Marietta implements model ordinance, sees major false alarm reduction
ATLANTA—Marietta, Ga. Chief of Police Dan Flynn, at the Georgia Association of Chiefs of Police Winter Conference held here, presented a report proving that industry/municipality cooperation on a false alarm ordinance had paid off in his city through an overall false alarm reduction of 65 percent in the last four years. Further, the report suggests the overall reduction in calls for service, or CFS, has led to a drop in overall crime since officers have been freed to spend their valuable time on proactive crime prevention.
According to the report, when officers are freed from having to respond to wasteful false alarms they can focus on their real job. “Marietta police officers have been trained and instructed to use their additional unobligated patrol time for proactive crime prevention activities,” the report reads. “With a new departmental emphasis on the use of field interview cards and photos of individuals engaged in articulated suspicious behaviors, there has been a gradual shift from officers being incident-driven, i.e., primarily responding to calls for service, to being analysis-driven, i.e., conducting proactive crime prevention activities in areas with higher crime trends.” This shift in focus of officer time is evident in a nearly 19 percent drop in felony crimes from 2006 to the end of 2009. The report notes that while “the causes of crime and crime rates tend to be multi-faceted, crime rates in Marietta have been dropping at the same time false alarms and calls for service have been dropping.”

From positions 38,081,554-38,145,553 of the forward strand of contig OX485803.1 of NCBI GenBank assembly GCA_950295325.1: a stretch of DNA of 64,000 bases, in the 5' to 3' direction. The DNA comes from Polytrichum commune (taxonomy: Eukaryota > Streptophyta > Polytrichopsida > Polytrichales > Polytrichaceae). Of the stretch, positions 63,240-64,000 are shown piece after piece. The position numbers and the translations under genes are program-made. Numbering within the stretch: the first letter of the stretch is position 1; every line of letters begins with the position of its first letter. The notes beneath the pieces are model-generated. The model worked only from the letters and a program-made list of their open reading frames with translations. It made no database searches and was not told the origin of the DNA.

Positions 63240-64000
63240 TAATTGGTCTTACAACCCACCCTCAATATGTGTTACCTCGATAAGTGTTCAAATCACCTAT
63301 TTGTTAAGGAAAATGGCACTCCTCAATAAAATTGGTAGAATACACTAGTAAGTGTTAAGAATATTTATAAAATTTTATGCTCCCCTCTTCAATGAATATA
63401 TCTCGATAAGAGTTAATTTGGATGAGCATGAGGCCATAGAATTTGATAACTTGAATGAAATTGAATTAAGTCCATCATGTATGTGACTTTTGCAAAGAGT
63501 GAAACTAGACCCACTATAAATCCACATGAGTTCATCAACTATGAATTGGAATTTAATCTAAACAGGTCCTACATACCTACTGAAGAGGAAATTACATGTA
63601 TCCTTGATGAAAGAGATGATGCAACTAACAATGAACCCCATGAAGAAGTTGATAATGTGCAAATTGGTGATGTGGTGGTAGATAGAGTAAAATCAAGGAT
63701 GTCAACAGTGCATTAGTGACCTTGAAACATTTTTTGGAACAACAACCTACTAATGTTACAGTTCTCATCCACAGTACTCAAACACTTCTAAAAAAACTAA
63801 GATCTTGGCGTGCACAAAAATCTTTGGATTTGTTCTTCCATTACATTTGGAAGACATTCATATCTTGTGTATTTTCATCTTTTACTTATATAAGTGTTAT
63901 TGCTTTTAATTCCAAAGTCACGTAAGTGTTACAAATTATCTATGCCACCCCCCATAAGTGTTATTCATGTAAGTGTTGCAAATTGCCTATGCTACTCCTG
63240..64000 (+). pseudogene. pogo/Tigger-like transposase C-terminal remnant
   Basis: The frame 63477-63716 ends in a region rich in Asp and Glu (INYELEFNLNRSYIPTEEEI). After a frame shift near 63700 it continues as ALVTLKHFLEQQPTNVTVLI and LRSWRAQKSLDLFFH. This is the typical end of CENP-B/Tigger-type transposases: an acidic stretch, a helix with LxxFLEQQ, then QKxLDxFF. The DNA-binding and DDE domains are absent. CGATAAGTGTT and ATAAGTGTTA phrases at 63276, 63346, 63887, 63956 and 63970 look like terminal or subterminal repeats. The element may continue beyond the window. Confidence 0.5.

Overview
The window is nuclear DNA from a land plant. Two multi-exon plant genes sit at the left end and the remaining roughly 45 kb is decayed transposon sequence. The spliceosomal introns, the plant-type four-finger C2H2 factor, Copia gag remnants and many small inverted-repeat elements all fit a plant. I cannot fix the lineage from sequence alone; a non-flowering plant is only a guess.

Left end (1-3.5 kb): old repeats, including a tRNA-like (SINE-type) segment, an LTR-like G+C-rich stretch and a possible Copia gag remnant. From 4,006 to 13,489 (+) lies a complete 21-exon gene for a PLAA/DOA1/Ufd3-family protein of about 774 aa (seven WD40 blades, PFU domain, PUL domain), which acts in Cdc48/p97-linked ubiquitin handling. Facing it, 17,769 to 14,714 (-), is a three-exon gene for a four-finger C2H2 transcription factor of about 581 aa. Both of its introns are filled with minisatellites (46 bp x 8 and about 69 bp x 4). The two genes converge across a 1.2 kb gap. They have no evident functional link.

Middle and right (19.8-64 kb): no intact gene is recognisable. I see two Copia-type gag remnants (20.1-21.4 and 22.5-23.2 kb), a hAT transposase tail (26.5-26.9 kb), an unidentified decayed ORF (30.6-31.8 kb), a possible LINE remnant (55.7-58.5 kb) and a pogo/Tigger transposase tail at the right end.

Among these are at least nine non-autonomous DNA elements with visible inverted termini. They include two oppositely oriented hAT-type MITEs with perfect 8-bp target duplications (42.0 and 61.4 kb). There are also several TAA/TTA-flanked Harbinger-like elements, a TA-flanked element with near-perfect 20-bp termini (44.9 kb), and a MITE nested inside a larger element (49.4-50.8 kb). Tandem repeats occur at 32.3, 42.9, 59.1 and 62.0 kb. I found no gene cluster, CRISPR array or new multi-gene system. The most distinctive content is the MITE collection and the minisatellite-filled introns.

Flynn said the importance of streamlined officer time cannot be overestimated. “Right now, revenues coming into cities and towns are way down. So we’re furloughing officers and we have hiring freezes,” Flynn said. “If we can economize how we use our officers during a period when they’re at a premium, I think that’s a pretty timely solution.”
SIAC national law enforcement liaison Glen Mowrey, who worked with Flynn on the Alarm Management Committee to implement Marietta’s ordinance in 2008—based on SIAC’s model ordinance—felt Marietta was a good example of a successful partnership. “With that model ordinance, they always have the questions: ‘How’d you come up with this? How’d you get here? Where’d you get this from?’ When we can tell city council that this is a model that’s approved by resolution for use by the Georgia Police Chiefs Association, it jumps through their legal hoops and makes quite an impact. They go, ‘This is something that’s going to be good for us.’” Mowrey said. “We were able to answer everyone’s questions. The industry helped register all the customers and the results have just been phenomenal. This has been a great success.”
Flynn echoed Mowrey’s assessment. “Private industry, in this case the alarm industry, through their professional organizations can work in harmony with the municipality and the police synergistically and the outcome is good for the community,” he said. “Yeah, it’s good that we’ve drastically reduced false alarms and we’ve reduced calls for service and crime has gone down, but there’s a bigger lesson here. To me the greatest success here is that we can work together congruently for the good of everyone.”